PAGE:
Ministerial Pay Cut


The PAP government in Singapore seems to have listened to the call of voters last year by making substantial changes to the salary of the government. Some changes to be noted include the salary of the president being cut by 51% to 1.54 million a year, and the Prime Minister’s salary being cut by 36% to 2.2 million annually. In addition, the pension scheme, which pays civil servants after they retire, has now been removed. The MR4 pay will also now be pegged to the median income of the top 1,000 earners in Singapore, compared to the 48 in the past. In addition, the pay of the top civil servants will also be tied not only to the GDP growth, but to other factors such as unemployment and the salary of the bottom 20% of earners. This is already considered a great change in the income as a proportion.

Many people welcome this change when they were called up by the Straits Times, commenting that it was an important step towards change in the country. However, a considerable amount of people feel that the pay is still too much. Currently, the Prime Minister of Singapore, Mr Lee Hsien Loong, is the top earner of the world’s civil servants. According to the New York Times, even after receiving this pay cut, he earns 3.1 times of the second in the list, 4 times of Obama’s pay, and an astonishing 46.6 times of India’s Prime Minister. Besides this, Mr Lee’s salary is more than the Prime Ministers of France, Germany and the UK put together! The people feel that the pay that the government still earns is more than they need and deserve. Grace Fu, a senior civil servant in Singapore put up a post on her blog, saying that she “had some grounds to believe that [her] family would not suffer a drastic change in the standard of living even though [she] experienced a drop in [her] income. So it is with this recent pay cut. If the balance is tilted further in the future, it will make it harder for any one considering political office.” This worked up the sentiments of the people. Mr Brown, a known online comedian in Singapore, put up a video recently to express these feelings. The video showed that the people felt Grace Fu was implying that she had sacrificed a lot in order to serve the country, when the people believed otherwise. In addition, people believed that public scrutiny, something which she claimed to have experience to serve Singaporeans, is part of being a politician. On top of these comments, the chairman of the committee which reviewed the salaries of the government, Mr Gerard Ee commented that he hoped that 1.1 million is enough to continue attracting the top talent to be civil servants. However, I feel that a starting salary of this amount is already a great amount, and even if the pay is 2 times the current amount, these top talents, the CEOs in the private sector, would still not transfer to the public sector. The opinion of the people is mostly positive, and they are welcoming the pay cut.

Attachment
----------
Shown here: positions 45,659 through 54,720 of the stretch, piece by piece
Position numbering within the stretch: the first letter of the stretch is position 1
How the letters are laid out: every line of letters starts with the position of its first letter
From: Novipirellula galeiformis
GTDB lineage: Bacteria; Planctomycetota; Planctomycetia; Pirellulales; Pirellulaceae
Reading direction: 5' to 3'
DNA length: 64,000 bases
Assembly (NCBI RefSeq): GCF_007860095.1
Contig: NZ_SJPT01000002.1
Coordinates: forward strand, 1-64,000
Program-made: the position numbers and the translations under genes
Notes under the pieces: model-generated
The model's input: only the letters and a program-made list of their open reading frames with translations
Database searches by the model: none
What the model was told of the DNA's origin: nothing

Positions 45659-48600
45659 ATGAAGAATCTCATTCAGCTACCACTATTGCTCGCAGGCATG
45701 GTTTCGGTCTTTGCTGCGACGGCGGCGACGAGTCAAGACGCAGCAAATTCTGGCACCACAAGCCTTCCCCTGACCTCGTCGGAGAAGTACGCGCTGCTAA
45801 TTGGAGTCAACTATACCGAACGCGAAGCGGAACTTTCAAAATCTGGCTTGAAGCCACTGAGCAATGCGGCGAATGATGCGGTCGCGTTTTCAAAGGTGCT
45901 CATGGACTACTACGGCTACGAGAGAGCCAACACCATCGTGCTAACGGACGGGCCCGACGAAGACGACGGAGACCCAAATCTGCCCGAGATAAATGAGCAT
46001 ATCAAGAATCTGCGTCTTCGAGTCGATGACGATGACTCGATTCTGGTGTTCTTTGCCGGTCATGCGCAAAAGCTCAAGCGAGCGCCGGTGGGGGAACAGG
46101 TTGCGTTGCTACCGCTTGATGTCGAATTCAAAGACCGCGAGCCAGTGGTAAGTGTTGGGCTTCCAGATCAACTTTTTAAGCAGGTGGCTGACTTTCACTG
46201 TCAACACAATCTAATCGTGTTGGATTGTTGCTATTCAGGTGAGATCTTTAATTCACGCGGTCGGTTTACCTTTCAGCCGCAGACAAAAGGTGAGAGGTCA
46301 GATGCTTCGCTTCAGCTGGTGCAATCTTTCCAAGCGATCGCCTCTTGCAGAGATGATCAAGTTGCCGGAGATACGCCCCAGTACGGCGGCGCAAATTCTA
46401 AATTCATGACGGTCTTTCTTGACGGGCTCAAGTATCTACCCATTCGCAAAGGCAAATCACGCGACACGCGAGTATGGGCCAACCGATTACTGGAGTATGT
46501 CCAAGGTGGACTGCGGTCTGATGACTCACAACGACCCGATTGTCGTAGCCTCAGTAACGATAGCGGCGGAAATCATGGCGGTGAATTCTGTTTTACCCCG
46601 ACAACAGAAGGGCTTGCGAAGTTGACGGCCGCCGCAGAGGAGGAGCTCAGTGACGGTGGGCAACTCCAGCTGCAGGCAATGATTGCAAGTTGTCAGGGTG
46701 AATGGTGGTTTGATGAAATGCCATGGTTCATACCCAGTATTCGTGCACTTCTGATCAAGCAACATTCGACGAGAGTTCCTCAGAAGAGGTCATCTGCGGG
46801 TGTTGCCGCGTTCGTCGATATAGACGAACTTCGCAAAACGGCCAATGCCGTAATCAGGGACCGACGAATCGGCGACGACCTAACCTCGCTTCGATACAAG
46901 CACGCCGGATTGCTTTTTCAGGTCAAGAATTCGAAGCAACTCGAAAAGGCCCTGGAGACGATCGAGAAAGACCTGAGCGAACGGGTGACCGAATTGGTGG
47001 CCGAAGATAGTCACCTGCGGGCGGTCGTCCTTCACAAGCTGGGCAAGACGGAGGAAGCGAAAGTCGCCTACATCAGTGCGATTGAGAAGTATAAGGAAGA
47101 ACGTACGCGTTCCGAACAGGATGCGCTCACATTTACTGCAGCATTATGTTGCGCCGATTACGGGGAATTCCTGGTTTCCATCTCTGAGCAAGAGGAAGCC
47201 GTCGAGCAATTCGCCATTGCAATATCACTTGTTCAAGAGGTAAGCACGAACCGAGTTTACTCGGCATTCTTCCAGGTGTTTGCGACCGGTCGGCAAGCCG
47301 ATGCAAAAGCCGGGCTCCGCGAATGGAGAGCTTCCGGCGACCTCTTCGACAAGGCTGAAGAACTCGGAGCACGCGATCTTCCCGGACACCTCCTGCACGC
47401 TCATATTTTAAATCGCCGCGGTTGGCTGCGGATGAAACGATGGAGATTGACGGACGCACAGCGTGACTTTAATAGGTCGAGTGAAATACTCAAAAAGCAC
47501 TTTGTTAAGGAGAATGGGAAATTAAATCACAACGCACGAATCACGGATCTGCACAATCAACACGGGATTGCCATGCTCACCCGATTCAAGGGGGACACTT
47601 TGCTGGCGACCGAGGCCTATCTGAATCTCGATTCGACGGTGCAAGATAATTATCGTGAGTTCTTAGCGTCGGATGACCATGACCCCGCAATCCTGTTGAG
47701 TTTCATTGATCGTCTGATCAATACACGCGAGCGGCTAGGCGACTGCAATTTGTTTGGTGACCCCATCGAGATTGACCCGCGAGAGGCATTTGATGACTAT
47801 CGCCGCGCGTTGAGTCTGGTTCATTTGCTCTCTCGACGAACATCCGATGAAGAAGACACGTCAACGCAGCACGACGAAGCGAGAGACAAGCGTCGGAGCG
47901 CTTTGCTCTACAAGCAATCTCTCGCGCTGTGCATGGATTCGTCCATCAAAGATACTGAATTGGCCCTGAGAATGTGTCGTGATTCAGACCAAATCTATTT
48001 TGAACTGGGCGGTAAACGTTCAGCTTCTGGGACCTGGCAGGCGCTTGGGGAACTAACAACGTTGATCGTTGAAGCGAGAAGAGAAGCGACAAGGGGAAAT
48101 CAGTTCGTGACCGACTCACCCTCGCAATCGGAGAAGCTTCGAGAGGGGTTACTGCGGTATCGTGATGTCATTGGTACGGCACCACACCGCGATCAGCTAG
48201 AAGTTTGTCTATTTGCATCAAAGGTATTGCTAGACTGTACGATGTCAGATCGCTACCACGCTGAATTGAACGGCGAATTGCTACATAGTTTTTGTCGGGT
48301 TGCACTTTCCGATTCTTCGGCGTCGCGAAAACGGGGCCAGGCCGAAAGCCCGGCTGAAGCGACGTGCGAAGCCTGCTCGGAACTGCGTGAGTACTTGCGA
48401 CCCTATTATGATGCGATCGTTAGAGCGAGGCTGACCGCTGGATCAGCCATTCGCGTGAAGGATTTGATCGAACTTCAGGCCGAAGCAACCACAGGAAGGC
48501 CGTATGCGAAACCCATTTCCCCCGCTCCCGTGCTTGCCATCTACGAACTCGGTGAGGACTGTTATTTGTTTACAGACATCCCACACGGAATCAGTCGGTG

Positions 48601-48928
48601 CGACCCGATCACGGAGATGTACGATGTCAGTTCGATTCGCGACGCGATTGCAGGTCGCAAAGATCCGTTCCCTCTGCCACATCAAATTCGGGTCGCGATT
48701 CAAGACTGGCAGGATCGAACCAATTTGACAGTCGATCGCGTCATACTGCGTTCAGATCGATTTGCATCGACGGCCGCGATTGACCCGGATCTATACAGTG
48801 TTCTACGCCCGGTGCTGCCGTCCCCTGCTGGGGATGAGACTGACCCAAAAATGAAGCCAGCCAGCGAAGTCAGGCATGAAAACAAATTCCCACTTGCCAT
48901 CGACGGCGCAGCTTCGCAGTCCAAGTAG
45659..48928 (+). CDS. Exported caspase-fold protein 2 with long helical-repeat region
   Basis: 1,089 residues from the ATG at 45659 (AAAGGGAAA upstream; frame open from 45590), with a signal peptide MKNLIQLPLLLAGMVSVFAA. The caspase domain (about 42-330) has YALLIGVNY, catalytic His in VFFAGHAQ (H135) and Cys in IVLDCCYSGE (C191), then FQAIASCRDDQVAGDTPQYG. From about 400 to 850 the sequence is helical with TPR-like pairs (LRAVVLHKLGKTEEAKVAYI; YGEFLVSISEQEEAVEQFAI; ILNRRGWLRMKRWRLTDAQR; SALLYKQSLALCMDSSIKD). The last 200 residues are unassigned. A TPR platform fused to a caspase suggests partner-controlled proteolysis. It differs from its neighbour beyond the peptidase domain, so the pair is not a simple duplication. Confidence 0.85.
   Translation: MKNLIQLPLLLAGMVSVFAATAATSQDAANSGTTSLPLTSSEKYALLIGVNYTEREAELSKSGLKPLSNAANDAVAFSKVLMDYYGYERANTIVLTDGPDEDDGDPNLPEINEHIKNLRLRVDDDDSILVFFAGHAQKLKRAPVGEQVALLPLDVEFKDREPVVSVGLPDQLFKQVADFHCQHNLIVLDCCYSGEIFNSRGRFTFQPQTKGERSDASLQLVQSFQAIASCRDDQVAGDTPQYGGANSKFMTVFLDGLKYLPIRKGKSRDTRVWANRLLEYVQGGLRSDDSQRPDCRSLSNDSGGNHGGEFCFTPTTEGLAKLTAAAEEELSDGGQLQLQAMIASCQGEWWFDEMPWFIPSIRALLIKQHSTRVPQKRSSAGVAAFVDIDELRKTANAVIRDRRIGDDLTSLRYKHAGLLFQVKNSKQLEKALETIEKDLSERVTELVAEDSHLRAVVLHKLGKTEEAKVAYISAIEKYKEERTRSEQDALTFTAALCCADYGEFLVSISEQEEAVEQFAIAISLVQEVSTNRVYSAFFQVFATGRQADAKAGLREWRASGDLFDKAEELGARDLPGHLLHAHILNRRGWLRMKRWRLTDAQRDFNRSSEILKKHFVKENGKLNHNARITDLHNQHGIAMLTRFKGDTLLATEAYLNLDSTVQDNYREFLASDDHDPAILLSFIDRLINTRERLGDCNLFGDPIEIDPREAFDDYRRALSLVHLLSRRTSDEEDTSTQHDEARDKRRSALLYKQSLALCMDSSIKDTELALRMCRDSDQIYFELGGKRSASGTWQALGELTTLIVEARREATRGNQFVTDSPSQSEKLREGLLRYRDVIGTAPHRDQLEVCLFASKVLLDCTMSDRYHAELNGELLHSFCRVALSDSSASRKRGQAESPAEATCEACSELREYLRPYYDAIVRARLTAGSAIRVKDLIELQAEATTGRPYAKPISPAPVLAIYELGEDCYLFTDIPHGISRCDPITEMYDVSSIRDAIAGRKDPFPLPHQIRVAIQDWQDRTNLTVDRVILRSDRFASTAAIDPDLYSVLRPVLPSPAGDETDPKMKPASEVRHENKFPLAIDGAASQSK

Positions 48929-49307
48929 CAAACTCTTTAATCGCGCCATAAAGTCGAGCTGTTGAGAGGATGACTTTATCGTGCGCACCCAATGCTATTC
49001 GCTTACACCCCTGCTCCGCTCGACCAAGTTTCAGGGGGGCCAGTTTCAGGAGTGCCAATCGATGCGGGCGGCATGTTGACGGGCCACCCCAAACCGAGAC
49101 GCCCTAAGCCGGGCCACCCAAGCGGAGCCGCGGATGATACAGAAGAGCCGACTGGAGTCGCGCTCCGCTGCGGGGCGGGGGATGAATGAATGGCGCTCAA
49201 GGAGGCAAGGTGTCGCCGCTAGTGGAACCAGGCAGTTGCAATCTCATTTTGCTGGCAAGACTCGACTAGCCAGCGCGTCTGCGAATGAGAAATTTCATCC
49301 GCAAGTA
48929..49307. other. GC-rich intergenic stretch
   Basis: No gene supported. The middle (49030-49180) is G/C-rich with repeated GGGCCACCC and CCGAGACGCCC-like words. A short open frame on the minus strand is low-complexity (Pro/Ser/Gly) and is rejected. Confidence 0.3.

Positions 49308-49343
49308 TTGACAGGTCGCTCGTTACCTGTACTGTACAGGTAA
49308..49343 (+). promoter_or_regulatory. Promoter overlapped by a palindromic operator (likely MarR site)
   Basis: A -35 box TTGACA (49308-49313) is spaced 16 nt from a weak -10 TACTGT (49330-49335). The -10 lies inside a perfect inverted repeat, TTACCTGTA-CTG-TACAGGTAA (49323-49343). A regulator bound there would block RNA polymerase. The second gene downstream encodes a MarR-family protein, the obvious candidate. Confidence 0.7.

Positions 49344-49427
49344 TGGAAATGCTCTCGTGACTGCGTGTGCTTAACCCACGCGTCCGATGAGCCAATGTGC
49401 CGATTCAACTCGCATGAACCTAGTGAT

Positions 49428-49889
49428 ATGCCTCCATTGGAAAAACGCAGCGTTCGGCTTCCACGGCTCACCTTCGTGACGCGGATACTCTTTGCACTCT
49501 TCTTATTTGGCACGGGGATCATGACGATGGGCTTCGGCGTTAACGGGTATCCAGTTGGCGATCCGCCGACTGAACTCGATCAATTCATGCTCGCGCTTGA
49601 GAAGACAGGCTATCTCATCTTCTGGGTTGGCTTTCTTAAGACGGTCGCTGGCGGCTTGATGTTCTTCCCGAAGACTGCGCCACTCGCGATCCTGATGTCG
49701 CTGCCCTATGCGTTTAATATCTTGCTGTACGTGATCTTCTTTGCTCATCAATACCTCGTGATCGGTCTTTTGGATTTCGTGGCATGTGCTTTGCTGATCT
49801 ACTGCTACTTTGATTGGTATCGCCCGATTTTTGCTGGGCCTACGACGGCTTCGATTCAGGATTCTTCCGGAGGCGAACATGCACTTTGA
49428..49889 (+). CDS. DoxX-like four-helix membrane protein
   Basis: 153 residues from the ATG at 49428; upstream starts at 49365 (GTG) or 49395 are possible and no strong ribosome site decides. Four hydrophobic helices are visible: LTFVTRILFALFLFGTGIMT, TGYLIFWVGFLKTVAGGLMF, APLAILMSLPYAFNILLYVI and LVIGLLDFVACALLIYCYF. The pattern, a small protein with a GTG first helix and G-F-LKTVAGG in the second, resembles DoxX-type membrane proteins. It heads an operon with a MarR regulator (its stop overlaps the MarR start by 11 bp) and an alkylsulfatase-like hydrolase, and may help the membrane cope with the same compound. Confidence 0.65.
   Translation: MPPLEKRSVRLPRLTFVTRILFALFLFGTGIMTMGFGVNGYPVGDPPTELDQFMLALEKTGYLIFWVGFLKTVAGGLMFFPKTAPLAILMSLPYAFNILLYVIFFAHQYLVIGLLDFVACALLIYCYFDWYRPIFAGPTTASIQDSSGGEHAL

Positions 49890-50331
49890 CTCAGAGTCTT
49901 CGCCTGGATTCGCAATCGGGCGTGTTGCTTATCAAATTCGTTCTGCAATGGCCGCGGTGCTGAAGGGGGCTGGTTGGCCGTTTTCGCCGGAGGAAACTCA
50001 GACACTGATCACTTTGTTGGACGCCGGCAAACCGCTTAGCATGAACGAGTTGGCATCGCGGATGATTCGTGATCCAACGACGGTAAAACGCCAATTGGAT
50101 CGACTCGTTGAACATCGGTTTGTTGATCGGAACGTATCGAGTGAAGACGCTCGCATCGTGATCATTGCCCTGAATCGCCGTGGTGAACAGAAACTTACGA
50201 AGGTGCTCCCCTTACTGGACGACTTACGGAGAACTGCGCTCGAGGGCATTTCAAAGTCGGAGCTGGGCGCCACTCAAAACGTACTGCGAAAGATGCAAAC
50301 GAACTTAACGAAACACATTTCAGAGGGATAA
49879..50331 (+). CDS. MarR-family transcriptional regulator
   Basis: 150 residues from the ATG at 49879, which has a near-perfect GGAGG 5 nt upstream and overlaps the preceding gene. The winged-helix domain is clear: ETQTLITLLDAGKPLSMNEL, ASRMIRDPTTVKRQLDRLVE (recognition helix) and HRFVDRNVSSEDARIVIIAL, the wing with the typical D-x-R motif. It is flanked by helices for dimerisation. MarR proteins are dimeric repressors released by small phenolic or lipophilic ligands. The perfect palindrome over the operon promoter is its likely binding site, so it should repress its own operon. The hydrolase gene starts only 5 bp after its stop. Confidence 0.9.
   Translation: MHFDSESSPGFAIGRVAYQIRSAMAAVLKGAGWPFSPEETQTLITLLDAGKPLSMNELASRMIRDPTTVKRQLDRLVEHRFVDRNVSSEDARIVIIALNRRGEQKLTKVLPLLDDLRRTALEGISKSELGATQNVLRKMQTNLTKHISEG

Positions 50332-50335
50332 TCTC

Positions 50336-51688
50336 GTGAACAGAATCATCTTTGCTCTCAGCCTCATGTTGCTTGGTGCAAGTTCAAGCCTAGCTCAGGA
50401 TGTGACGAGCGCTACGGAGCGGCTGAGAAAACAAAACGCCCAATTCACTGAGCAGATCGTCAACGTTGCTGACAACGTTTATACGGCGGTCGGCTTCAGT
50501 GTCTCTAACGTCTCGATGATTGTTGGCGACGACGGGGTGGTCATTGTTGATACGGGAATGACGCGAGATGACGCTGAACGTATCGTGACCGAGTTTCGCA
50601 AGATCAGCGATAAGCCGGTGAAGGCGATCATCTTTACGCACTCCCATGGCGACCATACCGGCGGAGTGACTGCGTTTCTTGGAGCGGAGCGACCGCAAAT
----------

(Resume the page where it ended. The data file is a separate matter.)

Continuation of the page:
In my opinion, this ministerial pay cut is the right way to go. In the view of the PAP government, such a cut will bring about a better political image to Singaporeans as one that is willing to hear out and listen to the opinions of the people. Last year’s voting result showed the decrease in popularity of the PAP due to reasons such as the high pay of the ministers. This cut is thus likely to significantly increase the popularity of the party. From the point of view of the people, especially that of the younger generation, on the other hand, changes their view of the government. With the recent cuts to the salaries, there is now a better reason for the voters to believe that the PAP will listen to their suggestions in the future. I shall also express my opinion about the question raised regarding whether the MR4 salaries should be tied to the salaries of other countries or the bottom 20% of earners in Singapore. I believe that the latter choice is the better one. First of all, it is highly unfeasible to peg it to the salaries of other countries. There are many considerations that should come into place when deciding how the pay is pegged. Although Indonesia and Malaysia are bigger than Singapore, it does not necessarily mean that the job of the government in Singapore is easier than Indonesia and Malaysia. Even if it was, then how are we going to decide the proportion of pay that each government should get? On the other hand, having a fixed way to calculate the pay, like 100 times of the salary of the bottom 20% of earners in Singapore, as Low Thia Khiang proposes, is much easier to implement.

In conclusion, this pay cut may spell a change in the Singaporean government. This might change the general impression of the PAP to one which listens to the people and is more accepting towards the opinions and suggestions of the people. 

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Hi guys, I'm a student in Singapore, and this are some thoughts and essays I have written over the years.